It could take years to catch up on screenings, immunizations and fallout from pandemic delays Scientists, doctors, and the world are starting to come to grips with the direct and indirect impacts the …
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Woman’s persistence pays after struggle to find biopsy provider
While the rest of the world was being told to stay home and delay medical care in the spring of 2020, Littleton-area resident Suzi McCumber was searching for a place to perform a recommended biopsy.
In February las year, McCumber said she got the mammogram her doctor recommended.
Soon after, McCumber said her doctor called and said the 3D scan picked up something suspicious that would require a biopsy and closer look. The problem, McCumber explained, was that by the time she got the mammogram results, it was March, and the world was shutting down.
McCumber said the hospital stopped doing procedures and pushed her case to a local surgical facility. Before she could get the biopsy, that facility closed.
In the appointment to get the mammogram results, her doctor told her she would need a biopsy, McCumber said he marked the spot with a Sharpie marker. In the following weeks as she called multiple places trying to find a place to do the biopsy, the 66-year-old said she kept remarking the spot.
“I had a magic marker and I just didn’t want to lose the spot that my doctor thought would be taken care of in days,” she said. “COVID caused so many delays. It seemed like it took forever.”
By late March, McCumber’s persistence paid off. She found a place that performed the biopsy, and the results came back positive for breast cancer.
By the time she got her biopsy, the mass had doubled and was diagnosed as extremely aggressive.
McCumber’s physician, Dr. Radhika Acharya-Leon, section chief for medical oncology at UCHealth Highlands Ranch Hospital, said had McCumber not been persistent in finding a place to do the biopsy and move treatment forward, she would likely have not made it through the year.
Based on imaging, Acharya-Leon said the mass was originally estimated at about three millimeters in size. By the time of the biopsy and removal, the mass had grown past about seven millimeters. McCumber tested positive for the HER2+ marker, which means too much protein makes the tumor grow rapidly.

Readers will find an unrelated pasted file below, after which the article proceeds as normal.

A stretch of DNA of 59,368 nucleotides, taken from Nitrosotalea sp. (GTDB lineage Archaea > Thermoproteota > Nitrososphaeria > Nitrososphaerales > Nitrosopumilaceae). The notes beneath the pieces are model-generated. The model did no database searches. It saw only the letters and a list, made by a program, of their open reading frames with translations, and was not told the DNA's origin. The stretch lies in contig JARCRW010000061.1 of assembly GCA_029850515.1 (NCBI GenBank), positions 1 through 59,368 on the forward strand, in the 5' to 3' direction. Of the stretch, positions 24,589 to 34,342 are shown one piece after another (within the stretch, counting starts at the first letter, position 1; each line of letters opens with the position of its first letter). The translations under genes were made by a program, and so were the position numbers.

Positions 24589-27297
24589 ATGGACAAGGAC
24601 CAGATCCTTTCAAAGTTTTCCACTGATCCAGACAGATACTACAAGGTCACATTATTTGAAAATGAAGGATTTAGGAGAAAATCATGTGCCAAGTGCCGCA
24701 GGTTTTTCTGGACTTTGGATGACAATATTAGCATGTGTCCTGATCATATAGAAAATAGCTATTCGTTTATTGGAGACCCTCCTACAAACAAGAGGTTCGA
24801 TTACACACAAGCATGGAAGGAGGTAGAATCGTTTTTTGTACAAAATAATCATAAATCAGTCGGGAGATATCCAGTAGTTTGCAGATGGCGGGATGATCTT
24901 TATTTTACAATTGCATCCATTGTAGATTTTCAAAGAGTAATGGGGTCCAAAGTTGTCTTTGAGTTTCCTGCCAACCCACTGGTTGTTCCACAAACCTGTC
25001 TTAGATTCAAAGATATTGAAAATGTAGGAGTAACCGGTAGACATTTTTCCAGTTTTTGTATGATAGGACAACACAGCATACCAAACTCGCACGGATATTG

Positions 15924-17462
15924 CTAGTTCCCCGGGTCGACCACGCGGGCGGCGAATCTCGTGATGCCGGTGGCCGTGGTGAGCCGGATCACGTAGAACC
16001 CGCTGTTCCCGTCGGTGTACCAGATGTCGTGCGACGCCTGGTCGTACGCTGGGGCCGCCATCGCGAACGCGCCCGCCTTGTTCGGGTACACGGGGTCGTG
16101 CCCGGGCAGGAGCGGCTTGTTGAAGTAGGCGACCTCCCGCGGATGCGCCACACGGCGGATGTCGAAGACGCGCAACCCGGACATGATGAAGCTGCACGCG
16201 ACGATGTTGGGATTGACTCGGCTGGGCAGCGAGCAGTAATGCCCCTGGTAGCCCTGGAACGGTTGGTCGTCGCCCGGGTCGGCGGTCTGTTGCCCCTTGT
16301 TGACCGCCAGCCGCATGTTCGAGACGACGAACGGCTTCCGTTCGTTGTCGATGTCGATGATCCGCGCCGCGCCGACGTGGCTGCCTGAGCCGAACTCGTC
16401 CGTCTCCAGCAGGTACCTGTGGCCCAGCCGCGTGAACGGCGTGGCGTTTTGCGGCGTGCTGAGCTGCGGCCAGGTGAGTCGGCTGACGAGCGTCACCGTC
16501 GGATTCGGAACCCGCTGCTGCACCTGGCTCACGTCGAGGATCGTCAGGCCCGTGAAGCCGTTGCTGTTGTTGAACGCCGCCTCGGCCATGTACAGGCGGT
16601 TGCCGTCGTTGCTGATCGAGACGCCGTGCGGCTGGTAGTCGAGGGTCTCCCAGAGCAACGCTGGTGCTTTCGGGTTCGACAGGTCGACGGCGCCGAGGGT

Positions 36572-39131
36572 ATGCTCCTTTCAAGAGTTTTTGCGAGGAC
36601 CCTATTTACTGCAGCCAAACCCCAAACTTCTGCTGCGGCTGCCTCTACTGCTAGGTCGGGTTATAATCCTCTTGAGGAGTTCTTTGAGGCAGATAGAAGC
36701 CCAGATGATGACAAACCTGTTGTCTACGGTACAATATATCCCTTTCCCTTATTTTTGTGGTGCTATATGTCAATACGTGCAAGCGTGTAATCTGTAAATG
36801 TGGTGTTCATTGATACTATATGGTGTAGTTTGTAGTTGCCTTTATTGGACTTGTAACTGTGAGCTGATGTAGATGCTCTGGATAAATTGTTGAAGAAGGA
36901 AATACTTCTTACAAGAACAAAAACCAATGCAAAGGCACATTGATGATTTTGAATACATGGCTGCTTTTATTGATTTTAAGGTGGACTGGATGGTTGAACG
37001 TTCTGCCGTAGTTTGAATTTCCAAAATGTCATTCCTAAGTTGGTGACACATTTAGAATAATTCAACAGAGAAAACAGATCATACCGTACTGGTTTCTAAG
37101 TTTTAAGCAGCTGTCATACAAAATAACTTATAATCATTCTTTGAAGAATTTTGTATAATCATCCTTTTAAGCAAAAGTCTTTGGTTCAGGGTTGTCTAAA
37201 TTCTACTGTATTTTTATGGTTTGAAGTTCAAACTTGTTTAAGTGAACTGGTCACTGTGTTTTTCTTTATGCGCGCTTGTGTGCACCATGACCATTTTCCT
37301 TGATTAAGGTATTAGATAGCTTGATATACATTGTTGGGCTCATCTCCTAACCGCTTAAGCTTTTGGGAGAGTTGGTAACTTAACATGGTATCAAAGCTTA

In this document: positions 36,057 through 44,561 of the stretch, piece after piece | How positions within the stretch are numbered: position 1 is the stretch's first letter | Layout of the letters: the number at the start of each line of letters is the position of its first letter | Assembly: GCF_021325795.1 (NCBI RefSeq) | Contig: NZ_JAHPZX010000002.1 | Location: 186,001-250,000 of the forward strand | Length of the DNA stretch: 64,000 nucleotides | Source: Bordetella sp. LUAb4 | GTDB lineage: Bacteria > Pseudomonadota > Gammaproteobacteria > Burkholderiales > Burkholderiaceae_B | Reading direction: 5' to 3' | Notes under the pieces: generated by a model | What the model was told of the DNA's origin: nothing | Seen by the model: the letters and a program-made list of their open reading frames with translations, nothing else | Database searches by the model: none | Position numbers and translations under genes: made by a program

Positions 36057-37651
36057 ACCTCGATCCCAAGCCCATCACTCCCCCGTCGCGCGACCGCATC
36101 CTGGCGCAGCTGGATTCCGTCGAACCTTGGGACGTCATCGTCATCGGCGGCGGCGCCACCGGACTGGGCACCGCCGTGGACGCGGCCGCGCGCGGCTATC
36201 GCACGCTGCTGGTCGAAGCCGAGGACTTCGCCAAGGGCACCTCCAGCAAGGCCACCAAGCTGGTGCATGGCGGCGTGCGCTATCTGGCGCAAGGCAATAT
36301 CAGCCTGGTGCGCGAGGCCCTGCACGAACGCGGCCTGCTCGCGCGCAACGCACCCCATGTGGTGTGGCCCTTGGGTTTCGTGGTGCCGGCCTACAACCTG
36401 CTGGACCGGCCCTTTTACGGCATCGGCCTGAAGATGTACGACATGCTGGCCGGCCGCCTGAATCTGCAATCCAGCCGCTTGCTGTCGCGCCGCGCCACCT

“This exemplifies that if you have a delayed diagnosis, you have to jump through more hoops for treatment,” Acharya-Leon said.
While McCumber was not to blame for the delayed treatment and testing, once the tumor exceeded five millimeters, Acharya-Leon said chemo is required.
Acharya-Leon said McCumber is responding well to treatment that will continue through June.
In advising others, McCumber said even in a pandemic, it is important to follow up with recommended treatment and screenings.
“You have got to get in there and do it,” she said. “I am not sure I would be here today if I had not gotten the 3D mammogram or just kept going. It’s important to be positive and trust the medicine.”
It could take years to catch up on screenings, immunizations and fallout from pandemic delays
Scientists, doctors, and the world are starting to come to grips with the direct and indirect impacts the COVID-19 pandemic had on the healthcare system. That impact is not being measured by the number of COVID cases, but instead, the consequences of a large percentage of society skipping preventive screenings and general health care in 2020.
To assess the consequences of delayed care, the Centers for Disease Control and Prevention commissioned a web-based survey last year. Of the adults surveyed, 40.9% admitted to delaying medical care for fear of being infected with COVID. An added 12% admitted they avoided urgent-care clinics and emergency rooms. An estimated 31.5% avoided general health care altogether.
Kristin Orlowski, a UCHealth behavioral health expert in Highlands Ranch, said the pandemic created a lot of fear in adults, especially regarding health care. Messaging to stay home and avoid medical facilities went too far, causing fear, panic and anxiety, she said.
When it comes to general health care, family-care physicians said the pandemic was a tough year. Because general care is sometimes considered non-emergent, many patients figured 2020 was a good time to take the year off from seeing the family doctor.